In the film's story, a series of three articles entitled "The Whistleblowers" are authored by Bill Pickett (Kenneth Colley) . The three stories were called (1) Culprits (2) Motivations and (3) Responses.
The Rachel Weisz film, The Whistleblower (2010), is not a remake of this film, despite the fact that both movies are thrillers, and both feature espionage. A key difference between the films, also is the spelling of their titles. Sounding exactly the same phonetically, The Whistleblower (2010) is spelled with two words where as The Whistle Blower (1986) has three.
GCHQ was originally known as the Government Code and Cypher School (GC&CS or GCCS), when it was first established after World War I. It was known by this up until 1946, when the name was changed to the GCHQ.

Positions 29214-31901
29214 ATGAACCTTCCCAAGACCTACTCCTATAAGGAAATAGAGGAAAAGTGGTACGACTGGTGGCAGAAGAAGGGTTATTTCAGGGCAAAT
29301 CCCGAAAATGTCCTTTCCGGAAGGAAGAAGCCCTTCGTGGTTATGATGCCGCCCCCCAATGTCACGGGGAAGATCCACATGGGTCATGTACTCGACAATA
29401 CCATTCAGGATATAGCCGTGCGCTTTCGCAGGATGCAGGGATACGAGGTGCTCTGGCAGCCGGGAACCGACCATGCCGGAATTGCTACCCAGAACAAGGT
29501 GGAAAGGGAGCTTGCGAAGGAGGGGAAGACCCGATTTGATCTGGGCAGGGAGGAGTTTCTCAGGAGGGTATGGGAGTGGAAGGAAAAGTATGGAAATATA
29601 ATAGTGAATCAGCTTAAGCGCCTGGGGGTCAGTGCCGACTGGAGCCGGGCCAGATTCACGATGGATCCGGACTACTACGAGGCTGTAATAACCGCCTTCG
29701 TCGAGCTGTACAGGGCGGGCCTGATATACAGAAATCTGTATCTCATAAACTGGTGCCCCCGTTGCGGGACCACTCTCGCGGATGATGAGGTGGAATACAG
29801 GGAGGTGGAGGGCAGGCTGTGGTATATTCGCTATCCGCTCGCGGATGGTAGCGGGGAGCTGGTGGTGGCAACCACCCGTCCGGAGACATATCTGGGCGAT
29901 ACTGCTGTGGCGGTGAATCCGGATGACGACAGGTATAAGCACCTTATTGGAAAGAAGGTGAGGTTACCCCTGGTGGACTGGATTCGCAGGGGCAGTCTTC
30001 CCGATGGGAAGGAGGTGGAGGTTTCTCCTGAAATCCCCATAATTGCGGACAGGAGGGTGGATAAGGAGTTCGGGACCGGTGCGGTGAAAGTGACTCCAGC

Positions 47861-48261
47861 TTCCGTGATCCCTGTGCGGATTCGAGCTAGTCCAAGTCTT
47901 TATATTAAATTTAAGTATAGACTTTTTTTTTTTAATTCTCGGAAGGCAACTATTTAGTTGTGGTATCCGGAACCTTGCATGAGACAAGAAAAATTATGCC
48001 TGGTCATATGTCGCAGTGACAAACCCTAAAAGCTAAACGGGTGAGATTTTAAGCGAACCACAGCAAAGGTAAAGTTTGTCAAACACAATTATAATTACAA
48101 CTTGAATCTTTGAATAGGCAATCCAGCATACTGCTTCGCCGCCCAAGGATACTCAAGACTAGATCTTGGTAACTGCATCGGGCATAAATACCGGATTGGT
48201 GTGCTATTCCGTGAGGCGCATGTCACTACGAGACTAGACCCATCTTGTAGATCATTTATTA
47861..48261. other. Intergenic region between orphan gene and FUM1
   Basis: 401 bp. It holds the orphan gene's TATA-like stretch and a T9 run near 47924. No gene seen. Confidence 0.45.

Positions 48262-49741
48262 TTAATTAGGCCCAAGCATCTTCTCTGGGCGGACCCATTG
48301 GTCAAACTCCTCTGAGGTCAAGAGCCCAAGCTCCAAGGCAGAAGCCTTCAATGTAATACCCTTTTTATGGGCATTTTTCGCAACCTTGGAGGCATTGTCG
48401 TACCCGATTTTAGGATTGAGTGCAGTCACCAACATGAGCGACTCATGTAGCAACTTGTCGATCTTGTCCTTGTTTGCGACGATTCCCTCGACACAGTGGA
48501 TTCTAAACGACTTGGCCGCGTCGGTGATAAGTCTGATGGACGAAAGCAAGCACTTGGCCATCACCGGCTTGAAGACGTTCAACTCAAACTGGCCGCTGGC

Some British movie posters for the film featured a long text preamble that read: "The Retired Serviceman. The Agent. The GCHQ man. The Civil Servant. They all know the identity of the country's most dangerous spy. But which one of them will finally blow the whistle?".
A large part of the picture was shot on location in Cheltenham, Gloucestershire, England, where the GCHQ is actually situated. Other significant Cheltenham locales featured in the film, included The Promenade, the Cheltenham Racecourse, and the Cheltenham Crematorium.